No blog posts for a week or so as I’ve been swanning around the South of France looking at bridges, as you do – the Millau Viaduct, to be precise, a fabulously elegant piece of engineering and well worth a visit. The food and drink have also been worth while but during our forays around the southern Auvergne another vital aspect of life cropped up – as it’s wont to do in France.
Les Toilettes. Loos. Lavatories, Public Conveniences, whatever you like to call them. ( I am practically unable to say the word ‘toilet’ because I know the ghost of my granny will haunt me if I do. Not because we were posh, far from it, but because Granny had been in service in a big house at the end of the 19th century. Not exactly Downton Abbey but enough for her to know, very firmly and brooking no defiance, that the place where you relieve yourself is called a lavatory. So who am I to argue with the ghost of a fierce old lady?)
Anyway, this really is leading up to a relevant Mystery comment, but bear with me. France is known for its lavatories and not in a good way. Certainly I’ve patronised palatial conveniences there, all shiny taps and sparkling clean porcelain, but sadly, mostly, you get the reverse. One way or another I seem to have spent a large part of my life obsessed with loos, starting with the days when, as a very small girl, I would emerge from the Ladies in a tea room, and announce loudly and clearly that it scored 8 out of 10 – and sometimes much worse. I was an odd child, as you can tell and a lot of my childhood was spent in the company of elderly ladies, a species well-known to have an abiding interest in where the next loo is likely to be. As a young mum I always needed to know where to dash with a small, urgent child, and now as a grandmother I find the same knowledge is a requirement, but even when I tell you that I’ve survived sharing a loo with a donkey in the Valley of the Kings when we lived in Egypt, I’m still appalled by the fact that the French are building brand new Hole in the Ground lavatories! I mean, have the designers ever struggled to use one when hung about with toddlers, babies, bags, etc? Not to mention the elderly, infirm, obese – in fact anyone who needs something more user-friendly!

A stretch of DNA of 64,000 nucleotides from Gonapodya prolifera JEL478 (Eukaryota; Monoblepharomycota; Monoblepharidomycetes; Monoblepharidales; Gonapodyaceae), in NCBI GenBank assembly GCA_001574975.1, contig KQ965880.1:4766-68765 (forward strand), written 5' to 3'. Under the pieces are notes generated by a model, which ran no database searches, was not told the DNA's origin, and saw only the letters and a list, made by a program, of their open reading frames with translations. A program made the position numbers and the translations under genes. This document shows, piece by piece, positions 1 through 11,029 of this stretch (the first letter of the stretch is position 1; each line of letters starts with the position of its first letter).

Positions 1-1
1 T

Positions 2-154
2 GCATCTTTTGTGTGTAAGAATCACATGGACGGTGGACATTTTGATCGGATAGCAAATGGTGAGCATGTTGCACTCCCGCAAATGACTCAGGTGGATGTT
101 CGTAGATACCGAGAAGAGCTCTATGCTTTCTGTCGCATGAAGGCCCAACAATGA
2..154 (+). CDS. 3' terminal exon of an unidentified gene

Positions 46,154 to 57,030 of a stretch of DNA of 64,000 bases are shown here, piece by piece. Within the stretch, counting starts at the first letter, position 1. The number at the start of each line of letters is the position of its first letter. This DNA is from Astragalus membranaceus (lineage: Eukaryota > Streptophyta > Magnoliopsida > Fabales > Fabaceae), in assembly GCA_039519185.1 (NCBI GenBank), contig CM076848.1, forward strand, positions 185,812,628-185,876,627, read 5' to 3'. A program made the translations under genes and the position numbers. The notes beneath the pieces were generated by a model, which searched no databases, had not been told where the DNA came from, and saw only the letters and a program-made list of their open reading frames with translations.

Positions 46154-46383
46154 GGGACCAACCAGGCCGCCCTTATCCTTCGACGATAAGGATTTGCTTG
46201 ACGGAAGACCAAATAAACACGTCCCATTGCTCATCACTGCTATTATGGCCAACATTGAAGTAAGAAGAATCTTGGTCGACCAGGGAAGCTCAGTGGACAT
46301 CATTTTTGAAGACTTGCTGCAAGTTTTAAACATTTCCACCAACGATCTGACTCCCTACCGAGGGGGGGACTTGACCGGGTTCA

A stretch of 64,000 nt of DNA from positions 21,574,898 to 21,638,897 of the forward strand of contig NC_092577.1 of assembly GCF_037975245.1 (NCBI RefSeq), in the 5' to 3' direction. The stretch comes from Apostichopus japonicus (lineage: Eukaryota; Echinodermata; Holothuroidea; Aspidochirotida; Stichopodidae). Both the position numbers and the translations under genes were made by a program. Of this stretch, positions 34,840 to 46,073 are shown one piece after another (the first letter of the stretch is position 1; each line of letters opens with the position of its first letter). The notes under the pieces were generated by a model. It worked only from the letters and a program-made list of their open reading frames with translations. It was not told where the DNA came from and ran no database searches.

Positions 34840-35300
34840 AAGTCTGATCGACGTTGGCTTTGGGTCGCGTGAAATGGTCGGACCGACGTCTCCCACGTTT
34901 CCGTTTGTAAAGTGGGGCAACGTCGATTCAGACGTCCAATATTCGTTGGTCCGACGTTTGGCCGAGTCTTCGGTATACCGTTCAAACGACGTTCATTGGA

Phew, now I come to the mystery bit of this post, slightly tortuously I admit. I write – and love to read – cosy mysteries, but when you come to think of it, nobody in this genre is ever troubled by an urge to do a wee, not even when tied up for hours in a barn, or held at gunpoint by a madman. Poirot never turns to Captain Hastings and says, ‘I need to refresh the little grey cells and to point Percy at the porcelain’, and Miss Marple never stops in mid-explanation to nip out for a quick trip to the little old lady’s room. I’m just as guilty: in my forthcoming mystery, A Crowded Coffin, my poor protagonist, Harriet, is trapped somewhere unpleasant for hours and not once does she start fussing and fidgeting, though she does throw up at one stage. Maybe I should repair this omission in the book I write next?
(As for the donkey, well – suffice it to say that my need was greater than his and he was standing beside an obelisk, the only private spot available, so I callously shoved him out of the way and got on with it).